Recovery from addiction leads to lifestyle change. Individuals whose loved ones undergo the recovery process may feel long when they have doubtful expectations. Six stages of change, also known as the trans-theoretical model, explain how treatment works and how recovery is eventually attained. The six stages of change follow a sequential manner and include pre-contemplation, contemplation, preparation, action, maintenance, and termination.
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Pre-contemplation is the most demanding and challenging stage of change, as addicts do not treat their behavior as an issue. Drug users remain reluctant to change due to numerous reasons such as being in denial stage or lacking contrary concerns due to their behavior (“Treatment approaches for drug addiction,” n.d.). At this stage, an individual’s behavior is positive for not causing any negative impact to their surroundings. Moreover, addicts find it difficult to listen to advice of quitting using drugs or hear about the side effects of the substance they are consuming. The pre-contemplation stage is divided into four substages: reluctant, rebellious, resigned, and rationalizing contemplators.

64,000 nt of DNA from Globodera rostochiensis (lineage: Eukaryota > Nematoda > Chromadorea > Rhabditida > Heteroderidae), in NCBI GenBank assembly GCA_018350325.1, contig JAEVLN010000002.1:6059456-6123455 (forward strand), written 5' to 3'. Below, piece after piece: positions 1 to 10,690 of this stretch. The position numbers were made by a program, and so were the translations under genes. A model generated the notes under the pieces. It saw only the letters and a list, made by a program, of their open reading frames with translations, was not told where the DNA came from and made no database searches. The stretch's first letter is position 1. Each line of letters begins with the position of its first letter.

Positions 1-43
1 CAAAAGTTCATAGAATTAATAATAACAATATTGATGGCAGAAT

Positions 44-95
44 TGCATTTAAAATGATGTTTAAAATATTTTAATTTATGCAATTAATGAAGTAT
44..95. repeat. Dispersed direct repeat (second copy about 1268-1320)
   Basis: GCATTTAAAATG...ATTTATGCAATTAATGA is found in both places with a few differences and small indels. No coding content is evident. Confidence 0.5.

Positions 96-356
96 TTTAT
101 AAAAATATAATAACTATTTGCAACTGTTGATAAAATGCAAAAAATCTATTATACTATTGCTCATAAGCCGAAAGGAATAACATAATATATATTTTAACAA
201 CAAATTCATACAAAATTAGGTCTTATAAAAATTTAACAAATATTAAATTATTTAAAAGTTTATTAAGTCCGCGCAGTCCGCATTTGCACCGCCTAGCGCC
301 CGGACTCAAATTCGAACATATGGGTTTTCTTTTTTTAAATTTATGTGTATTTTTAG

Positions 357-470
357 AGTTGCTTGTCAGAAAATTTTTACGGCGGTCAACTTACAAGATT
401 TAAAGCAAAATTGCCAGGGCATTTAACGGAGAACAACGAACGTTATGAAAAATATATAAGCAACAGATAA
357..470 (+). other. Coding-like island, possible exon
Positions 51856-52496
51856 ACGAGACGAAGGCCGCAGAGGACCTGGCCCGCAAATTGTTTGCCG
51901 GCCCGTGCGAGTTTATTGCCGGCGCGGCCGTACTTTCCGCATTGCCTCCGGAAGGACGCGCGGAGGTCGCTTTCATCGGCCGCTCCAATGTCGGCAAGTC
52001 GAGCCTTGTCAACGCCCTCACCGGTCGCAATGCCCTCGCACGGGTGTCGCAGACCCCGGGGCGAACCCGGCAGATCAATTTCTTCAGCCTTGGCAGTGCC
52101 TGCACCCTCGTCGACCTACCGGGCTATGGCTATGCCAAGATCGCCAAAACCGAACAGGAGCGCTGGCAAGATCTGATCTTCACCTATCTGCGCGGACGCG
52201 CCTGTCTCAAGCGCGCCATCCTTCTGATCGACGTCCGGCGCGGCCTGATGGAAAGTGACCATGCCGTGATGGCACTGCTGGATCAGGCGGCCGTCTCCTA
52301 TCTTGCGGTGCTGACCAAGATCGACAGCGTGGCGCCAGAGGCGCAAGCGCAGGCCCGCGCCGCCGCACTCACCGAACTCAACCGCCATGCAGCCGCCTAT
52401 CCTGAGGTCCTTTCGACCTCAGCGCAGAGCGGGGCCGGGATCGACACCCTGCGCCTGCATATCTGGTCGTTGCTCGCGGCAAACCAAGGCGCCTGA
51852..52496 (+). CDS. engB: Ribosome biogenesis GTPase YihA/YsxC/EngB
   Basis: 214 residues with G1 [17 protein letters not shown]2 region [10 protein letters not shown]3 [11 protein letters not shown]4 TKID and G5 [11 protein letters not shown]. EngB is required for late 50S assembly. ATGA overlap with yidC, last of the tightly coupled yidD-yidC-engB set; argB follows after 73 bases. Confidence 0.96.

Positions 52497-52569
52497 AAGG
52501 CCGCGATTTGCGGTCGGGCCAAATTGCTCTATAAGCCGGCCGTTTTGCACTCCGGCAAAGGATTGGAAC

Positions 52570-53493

Reluctant contemplators lack awareness of their issue and the motivation to change. Rebellious contemplators remain clinched to their behavior, as they do not like being given instructions on what to do. Resigned contemplators tend to be overwhelmed by their behavior and seem to have lost hope in the possibilities of change (“Treatment approaches for drug addiction,” n.d.). Rationalizing contemplators who do not believe in the debate about substance abuse should emanate with them and not anyone else. The pre-contemplation stage of change requires persistence and determination in dealing with substance abuse. Recovery procedure takes time; therefore, counselors should assist addicts through the rescue process with much patience.
Treatment approaches for drug addiction. (n.d). National Institute on Durg Abuse. Web.